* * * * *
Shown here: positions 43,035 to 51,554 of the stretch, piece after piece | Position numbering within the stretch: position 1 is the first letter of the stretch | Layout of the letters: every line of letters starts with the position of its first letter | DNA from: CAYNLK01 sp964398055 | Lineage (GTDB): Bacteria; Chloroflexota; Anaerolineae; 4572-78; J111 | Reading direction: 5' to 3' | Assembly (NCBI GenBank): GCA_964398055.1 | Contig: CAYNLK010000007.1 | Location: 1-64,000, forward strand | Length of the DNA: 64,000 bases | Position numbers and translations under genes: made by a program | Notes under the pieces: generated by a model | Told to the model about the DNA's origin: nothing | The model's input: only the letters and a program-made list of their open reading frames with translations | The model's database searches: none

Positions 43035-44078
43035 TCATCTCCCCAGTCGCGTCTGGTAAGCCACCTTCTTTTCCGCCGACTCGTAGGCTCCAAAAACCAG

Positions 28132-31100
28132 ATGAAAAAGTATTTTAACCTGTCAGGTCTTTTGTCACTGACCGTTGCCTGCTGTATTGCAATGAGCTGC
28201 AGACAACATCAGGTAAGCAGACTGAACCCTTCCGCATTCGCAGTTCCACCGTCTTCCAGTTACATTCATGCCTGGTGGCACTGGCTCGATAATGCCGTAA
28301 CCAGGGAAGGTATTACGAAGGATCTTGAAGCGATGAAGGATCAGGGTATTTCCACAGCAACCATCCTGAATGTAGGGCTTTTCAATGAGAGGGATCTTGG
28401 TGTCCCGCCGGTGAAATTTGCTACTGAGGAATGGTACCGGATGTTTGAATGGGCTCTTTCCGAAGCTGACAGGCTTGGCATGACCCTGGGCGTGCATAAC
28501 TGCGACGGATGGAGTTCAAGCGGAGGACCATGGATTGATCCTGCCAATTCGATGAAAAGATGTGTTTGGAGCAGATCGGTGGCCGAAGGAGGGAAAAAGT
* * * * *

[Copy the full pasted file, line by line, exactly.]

Shown here: positions 43,035 to 51,554 of the stretch, piece after piece | Position numbering within the stretch: position 1 is the first letter of the stretch | Layout of the letters: every line of letters starts with the position of its first letter | DNA from: CAYNLK01 sp964398055 | Lineage (GTDB): Bacteria; Chloroflexota; Anaerolineae; 4572-78; J111 | Reading direction: 5' to 3' | Assembly (NCBI GenBank): GCA_964398055.1 | Contig: CAYNLK010000007.1 | Location: 1-64,000, forward strand | Length of the DNA: 64,000 bases | Position numbers and translations under genes: made by a program | Notes under the pieces: generated by a model | Told to the model about the DNA's origin: nothing | The model's input: only the letters and a program-made list of their open reading frames with translations | The model's database searches: none

Positions 43035-44078
43035 TCATCTCCCCAGTCGCGTCTGGTAAGCCACCTTCTTTTCCGCCGACTCGTAGGCTCCAAAAACCAG

Positions 28132-31100
28132 ATGAAAAAGTATTTTAACCTGTCAGGTCTTTTGTCACTGACCGTTGCCTGCTGTATTGCAATGAGCTGC
28201 AGACAACATCAGGTAAGCAGACTGAACCCTTCCGCATTCGCAGTTCCACCGTCTTCCAGTTACATTCATGCCTGGTGGCACTGGCTCGATAATGCCGTAA
28301 CCAGGGAAGGTATTACGAAGGATCTTGAAGCGATGAAGGATCAGGGTATTTCCACAGCAACCATCCTGAATGTAGGGCTTTTCAATGAGAGGGATCTTGG
28401 TGTCCCGCCGGTGAAATTTGCTACTGAGGAATGGTACCGGATGTTTGAATGGGCTCTTTCCGAAGCTGACAGGCTTGGCATGACCCTGGGCGTGCATAAC
28501 TGCGACGGATGGAGTTCAAGCGGAGGACCATGGATTGATCCTGCCAATTCGATGAAAAGATGTGTTTGGAGCAGATCGGTGGCCGAAGGAGGGAAAAAGT